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Beware at the Pump: Black Market Fuel Is Making Millions

The black market has grown quickly in part because the thefts total a few hundred dollars at a time, and prosecutors were slow to prioritize them

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    Beware at the Pump: Black Market Fuel Is Making Millions
    Getty Images
    In this May 10, 2017 file photo, a gas pump fills a car with fuel at a gas station in San Rafael, California.

    A black market for diesel and gasoline has rapidly spread around the nation, with organized crime gangs using fraudulent credit cards to syphon millions of dollars in fuel from gas stations into large tanks hidden inside pickup trucks and vans.

    Stealing fuel can be less risky than selling drugs or other illegal endeavors, and criminals can make $1,000 or more a day re-selling the stolen fuel at construction sites and unscrupulous gas stations, or to truckers looking to cut costs, investigators and industry experts say.

    "It's pretty rampant," said Owen DeWitt, whose Texas-based company, Know Control, focuses solely on helping gas stations prevent fuel theft. He said the crime is worst along Interstate 10, from Jacksonville, Fla., to the Los Angeles area. "California and Florida are the two worst; Texas is No. 3."

    Black market diesel started becoming a big business when credit card "skimmers" became more prevalent around 2006, DeWitt said. Thieves install these devices at gas station pumps, where they record card information as unsuspecting customers fuel up. The information is later transferred to a magnetic strip on a counterfeit card. The problem has only grown as the devices become more sophisticated.

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    The black market has grown quickly in part because the thefts total a few hundred dollars at a time, and prosecutors were slow to prioritize them. But as fuel thefts become more organized, they have caught the attention of state and federal authorities around the country.

    Agriculture and Consumer Services Commissioner Adam Putnam's department takes the lead on prosecuting these crimes in Florida. He said they used to be considered a "victimless" or "slap-on-the-wrist-type crime, and yet they were making more money doing this than a lot of other criminal activities that had a lot higher sentences."

    The U.S. Secret Service, which investigates financial crimes, is involved because the gangs use credit card skimmers. Agent Steve Scarince says Miami, Los Angeles and Las Vegas are hot spots, together accounting for about 20 million gallons a year in stolen diesel.

    "The crews that we've investigated over the past couple of years — the least profitable group is $5 million a year. And then there are groups that will gross $20 million plus," Scarince said. "The gang-bangers in Los Angeles have been migrating to financial crimes instead of street crimes because it's much more profitable and if you get caught, you get probation."

    Court records from a single Secret Service case prosecuted in 2014 illustrate how much money even a small crew can take in.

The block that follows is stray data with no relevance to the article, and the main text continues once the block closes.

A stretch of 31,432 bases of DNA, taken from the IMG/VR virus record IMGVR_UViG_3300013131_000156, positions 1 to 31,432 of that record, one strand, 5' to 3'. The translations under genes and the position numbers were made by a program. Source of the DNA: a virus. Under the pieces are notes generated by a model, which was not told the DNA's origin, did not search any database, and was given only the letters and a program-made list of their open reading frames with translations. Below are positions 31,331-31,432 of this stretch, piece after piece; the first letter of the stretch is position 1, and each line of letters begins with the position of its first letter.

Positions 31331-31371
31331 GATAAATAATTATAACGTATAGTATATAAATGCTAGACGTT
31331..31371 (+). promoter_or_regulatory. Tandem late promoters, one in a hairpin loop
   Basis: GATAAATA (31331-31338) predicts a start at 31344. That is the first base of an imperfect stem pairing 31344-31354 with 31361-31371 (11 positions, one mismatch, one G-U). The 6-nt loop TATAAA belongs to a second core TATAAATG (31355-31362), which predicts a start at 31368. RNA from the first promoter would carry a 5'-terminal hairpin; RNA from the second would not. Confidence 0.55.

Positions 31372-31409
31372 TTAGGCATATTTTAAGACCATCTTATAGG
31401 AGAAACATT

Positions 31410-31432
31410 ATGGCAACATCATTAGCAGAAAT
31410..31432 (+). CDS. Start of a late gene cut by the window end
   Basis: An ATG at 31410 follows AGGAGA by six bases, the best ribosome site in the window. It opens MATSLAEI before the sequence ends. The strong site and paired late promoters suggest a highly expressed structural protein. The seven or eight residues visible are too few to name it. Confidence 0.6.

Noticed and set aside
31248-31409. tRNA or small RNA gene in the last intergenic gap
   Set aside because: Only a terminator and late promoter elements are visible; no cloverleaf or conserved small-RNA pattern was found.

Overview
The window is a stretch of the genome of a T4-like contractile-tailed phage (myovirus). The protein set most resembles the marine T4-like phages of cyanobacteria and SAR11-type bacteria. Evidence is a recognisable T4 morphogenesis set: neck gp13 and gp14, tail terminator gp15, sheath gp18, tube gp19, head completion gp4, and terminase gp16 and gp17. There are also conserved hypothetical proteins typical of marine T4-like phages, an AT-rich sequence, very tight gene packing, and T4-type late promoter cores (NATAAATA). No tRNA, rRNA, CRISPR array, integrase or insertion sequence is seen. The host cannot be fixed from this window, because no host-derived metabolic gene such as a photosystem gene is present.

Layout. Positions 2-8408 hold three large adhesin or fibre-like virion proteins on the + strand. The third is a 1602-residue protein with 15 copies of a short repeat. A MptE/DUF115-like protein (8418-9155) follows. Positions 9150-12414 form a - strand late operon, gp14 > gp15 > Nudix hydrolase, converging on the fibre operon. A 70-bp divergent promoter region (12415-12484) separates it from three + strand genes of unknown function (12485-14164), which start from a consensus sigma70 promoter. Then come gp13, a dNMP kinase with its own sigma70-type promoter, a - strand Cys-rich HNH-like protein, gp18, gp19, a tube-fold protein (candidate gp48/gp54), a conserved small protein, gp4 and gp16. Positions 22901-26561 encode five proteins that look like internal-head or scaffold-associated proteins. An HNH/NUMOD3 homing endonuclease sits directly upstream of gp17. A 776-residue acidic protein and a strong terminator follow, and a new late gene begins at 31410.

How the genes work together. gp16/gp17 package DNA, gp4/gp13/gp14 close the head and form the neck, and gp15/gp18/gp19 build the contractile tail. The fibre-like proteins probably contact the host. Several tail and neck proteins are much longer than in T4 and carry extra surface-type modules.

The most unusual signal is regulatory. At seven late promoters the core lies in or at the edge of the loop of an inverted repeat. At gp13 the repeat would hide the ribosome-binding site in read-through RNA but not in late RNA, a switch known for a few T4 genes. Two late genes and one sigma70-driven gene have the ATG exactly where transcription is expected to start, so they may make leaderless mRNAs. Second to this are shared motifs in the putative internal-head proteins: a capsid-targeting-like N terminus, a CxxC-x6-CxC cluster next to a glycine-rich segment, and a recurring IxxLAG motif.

Agents in the Los Angeles area surveilled a group with seven pickup trucks and SUVs with hidden fuel tanks holding up to 300 gallons each. For 10 months, they observed drivers using credit card information stolen from about 900 people to fill up three times a day. They transferred the diesel into a 4,500-gallon industrial fuel tanker that made daily runs to sell the fuel to gas stations.

    Agents estimated they stole close to $16,000 in fuel every day, with the potential to steal $7 million a year. Records indicated it was in operation for about five years before agents shut it down.

    "Theft has been involved with fuel for as long as retailers have been selling fuel," said Jeff Lenard, a vice president of the National Association of Convenience Stores in Alexandria, Virginia, but today's criminals are "trying to steal hundreds, if not thousands, of gallons."

    Thieves often use dozens of fraudulent cards at a time, inserting one after another to fill up hidden tanks. One gang used fraudulent credit cards for a month to steal $100,000 in diesel from two stations in central Florida. In other cases, one thief parks a truck to block the clerk's view while another pumps diesel directly from an underground tank through a hole in the vehicle's floorboards, investigators say.

    Texas Comptroller Glenn Hegar has pursued sellers of black market fuel for breaking state motor fuel tax evasion laws, securing some stiff sentences: In 2015 alone, his office worked to indict more than 100 suspected motor fuel thieves. A Gorman, Texas, man got 40 years in 2015, and a Haskell, Texas, man was sentenced to 10 years last August.

    There are ways of foiling these thieves, including security devices that can shut down a pump if someone tampers with it. It's an expensive arms race, but in addition to the economic impact, there are safety concerns.

    In 2014, a convicted fuel thief's van exploded as he filled a secret tank in Miami-Dade County. In 2015, a man driving a truck carrying 1,650 gallons of stolen diesel led police on a high-speed chase, weaving in and out of traffic on Interstate 5 before crashing into a highway barrier.

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    "God forbid that hits a school bus with a bunch of kids on it," said Ned Bowman, executive director of the Florida Petroleum and Convenience Store Association. "A car full of that much fuel is like a bomb going down the street."